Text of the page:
Archive for the ‘Head scratchers’ Category
One and a half hours into my day and I’ve encountered two broken links on sites. Mind you, these are not companies with small web budgets and a lack of technical knowledge. The offenders are EA Sports and Dell. A click on EA Sports’ Rugby 2006 and 2005 Buy links brings up a Java null pointer exception. On the Dell site, clicking on Customize It! for a Latitude D410 brings up a page that says “Choose A System.” You’d think with both of their technical prowess, their dependence on the web for their business and the availability of quality tools out there, they could get it right. Frustrating!
Apparently, our (the US’s) multi-billion dollar feet of space shuttles has a “bug” in the computer software (read here).
“A computer problem could force NASA to postpone next month’s launch of shuttle Discovery until 2007 to avoid having the spaceship in orbit when the clock strikes midnight on New Year’s Eve….’The shuttle computers were never envisioned to fly through a year-end changeover,’ space shuttle program manager Wayne Hale told a briefing….The problem, according to Hale, is that the shuttle’s computers do not reset to day one, as ground-based systems that support shuttle navigation do. Instead, after December 31, the 365th day of the year, shuttle computers figure January 1 is just day 366.”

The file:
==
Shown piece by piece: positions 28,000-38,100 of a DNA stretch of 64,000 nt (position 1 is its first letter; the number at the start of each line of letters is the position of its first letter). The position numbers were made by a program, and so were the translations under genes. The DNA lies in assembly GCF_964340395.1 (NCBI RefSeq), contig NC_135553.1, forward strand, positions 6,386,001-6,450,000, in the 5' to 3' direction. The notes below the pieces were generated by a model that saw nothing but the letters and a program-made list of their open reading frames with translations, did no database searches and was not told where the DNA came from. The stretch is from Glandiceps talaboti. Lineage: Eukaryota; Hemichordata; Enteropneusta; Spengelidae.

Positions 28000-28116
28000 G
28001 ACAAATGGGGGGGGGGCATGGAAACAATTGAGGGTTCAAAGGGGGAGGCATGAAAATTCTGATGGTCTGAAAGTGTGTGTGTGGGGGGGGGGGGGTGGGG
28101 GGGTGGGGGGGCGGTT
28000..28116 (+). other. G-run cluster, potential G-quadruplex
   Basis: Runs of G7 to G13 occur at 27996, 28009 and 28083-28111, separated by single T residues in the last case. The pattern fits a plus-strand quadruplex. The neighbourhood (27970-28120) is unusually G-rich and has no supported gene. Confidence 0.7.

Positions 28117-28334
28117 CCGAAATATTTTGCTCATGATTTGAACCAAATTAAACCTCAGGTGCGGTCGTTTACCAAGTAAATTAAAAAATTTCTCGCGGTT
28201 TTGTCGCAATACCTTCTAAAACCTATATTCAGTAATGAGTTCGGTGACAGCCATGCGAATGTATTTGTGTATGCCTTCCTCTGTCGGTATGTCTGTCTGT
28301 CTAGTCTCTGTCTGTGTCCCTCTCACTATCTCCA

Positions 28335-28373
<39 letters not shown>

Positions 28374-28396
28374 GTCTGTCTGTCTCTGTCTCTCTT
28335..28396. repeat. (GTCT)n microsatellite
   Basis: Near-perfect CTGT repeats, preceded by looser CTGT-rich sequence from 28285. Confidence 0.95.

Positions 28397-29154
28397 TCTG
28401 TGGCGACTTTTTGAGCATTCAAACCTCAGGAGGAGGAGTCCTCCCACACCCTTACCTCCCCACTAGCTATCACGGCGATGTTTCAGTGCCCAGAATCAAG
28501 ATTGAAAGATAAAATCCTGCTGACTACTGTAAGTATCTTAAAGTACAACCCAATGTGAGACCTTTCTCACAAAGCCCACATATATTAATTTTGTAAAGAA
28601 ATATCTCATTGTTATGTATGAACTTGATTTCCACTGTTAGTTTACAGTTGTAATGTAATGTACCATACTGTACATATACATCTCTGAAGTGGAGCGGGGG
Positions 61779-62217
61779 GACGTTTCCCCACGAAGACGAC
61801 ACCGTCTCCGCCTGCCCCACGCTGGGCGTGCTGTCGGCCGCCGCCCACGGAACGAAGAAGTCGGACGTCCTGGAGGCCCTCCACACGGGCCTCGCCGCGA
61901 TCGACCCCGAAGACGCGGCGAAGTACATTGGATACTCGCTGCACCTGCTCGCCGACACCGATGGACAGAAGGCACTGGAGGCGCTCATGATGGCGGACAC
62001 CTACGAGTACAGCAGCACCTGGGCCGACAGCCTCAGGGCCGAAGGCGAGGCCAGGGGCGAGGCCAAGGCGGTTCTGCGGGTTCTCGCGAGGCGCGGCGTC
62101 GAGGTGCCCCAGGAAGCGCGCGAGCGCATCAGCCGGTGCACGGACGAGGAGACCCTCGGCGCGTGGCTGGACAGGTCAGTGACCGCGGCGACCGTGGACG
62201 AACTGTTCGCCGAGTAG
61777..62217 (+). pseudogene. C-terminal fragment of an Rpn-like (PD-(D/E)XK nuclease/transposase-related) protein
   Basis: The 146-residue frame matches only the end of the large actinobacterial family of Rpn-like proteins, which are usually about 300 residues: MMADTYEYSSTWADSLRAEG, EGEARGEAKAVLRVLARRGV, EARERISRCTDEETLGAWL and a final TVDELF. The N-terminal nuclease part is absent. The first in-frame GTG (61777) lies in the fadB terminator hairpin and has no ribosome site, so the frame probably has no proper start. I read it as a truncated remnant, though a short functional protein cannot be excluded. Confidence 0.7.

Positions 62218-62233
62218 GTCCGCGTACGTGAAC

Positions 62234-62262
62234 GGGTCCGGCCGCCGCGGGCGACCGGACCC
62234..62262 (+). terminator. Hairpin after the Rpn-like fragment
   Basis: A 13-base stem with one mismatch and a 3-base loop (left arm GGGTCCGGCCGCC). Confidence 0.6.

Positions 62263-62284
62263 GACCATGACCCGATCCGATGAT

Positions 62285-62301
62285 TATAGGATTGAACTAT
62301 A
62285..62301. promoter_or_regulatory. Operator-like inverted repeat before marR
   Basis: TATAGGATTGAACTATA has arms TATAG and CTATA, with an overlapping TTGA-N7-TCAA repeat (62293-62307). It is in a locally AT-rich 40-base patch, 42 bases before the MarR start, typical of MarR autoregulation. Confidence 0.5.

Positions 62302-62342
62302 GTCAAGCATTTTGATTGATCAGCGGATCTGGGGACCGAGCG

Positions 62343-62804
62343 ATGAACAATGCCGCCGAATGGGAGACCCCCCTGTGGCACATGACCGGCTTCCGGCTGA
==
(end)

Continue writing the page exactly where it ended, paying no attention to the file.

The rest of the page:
Quite frankly this is unbelievable and unacceptable. How could this problem not have been addressed. Haven’t the software engineers at NASA learned anything from the Y2K “bug”? This just makes NASA in particular, and the United States in general, look like complete buffoons.
BTW, I put “bug” in quotes because I really have a problem with calling what happened at the turn of the millennium a bug. Usually bugs are introduced in software by accident. The Y2K mess was introduced knowingly. Don’t get me wrong, I was perpetrator in this crime as well. I began my programming career in 1987 and I distinctly remember hashing this over with my boss at the time. When I said to him, “isn’t this going to be a mess someday,” his response was, “what do you care. You probably won’t be here and neither will I.” For the next 13 years I knowingly sabotaged the programs I wrote. Perhaps sabotage is too strong a word, but what else would you call it?
I came across an article today on Reuters about the election in the Democratic Republic of Congo. Apparently a drunken army sergeant killed two election workers. Here’s what I find amazing:
“…people tried to lynch the soldier but when he was arrested went on a rampage destroying about half the polling stations in the town of Fakati, north of Bunia.”
What I don’t understand is how people can go from vigilantes to anarchists. What is the thought process going on here? Maybe I don’t understand the Congolese people or maybe, since I’ve never participated, I just can’t sympathize with mob thinking. Makes me wonder!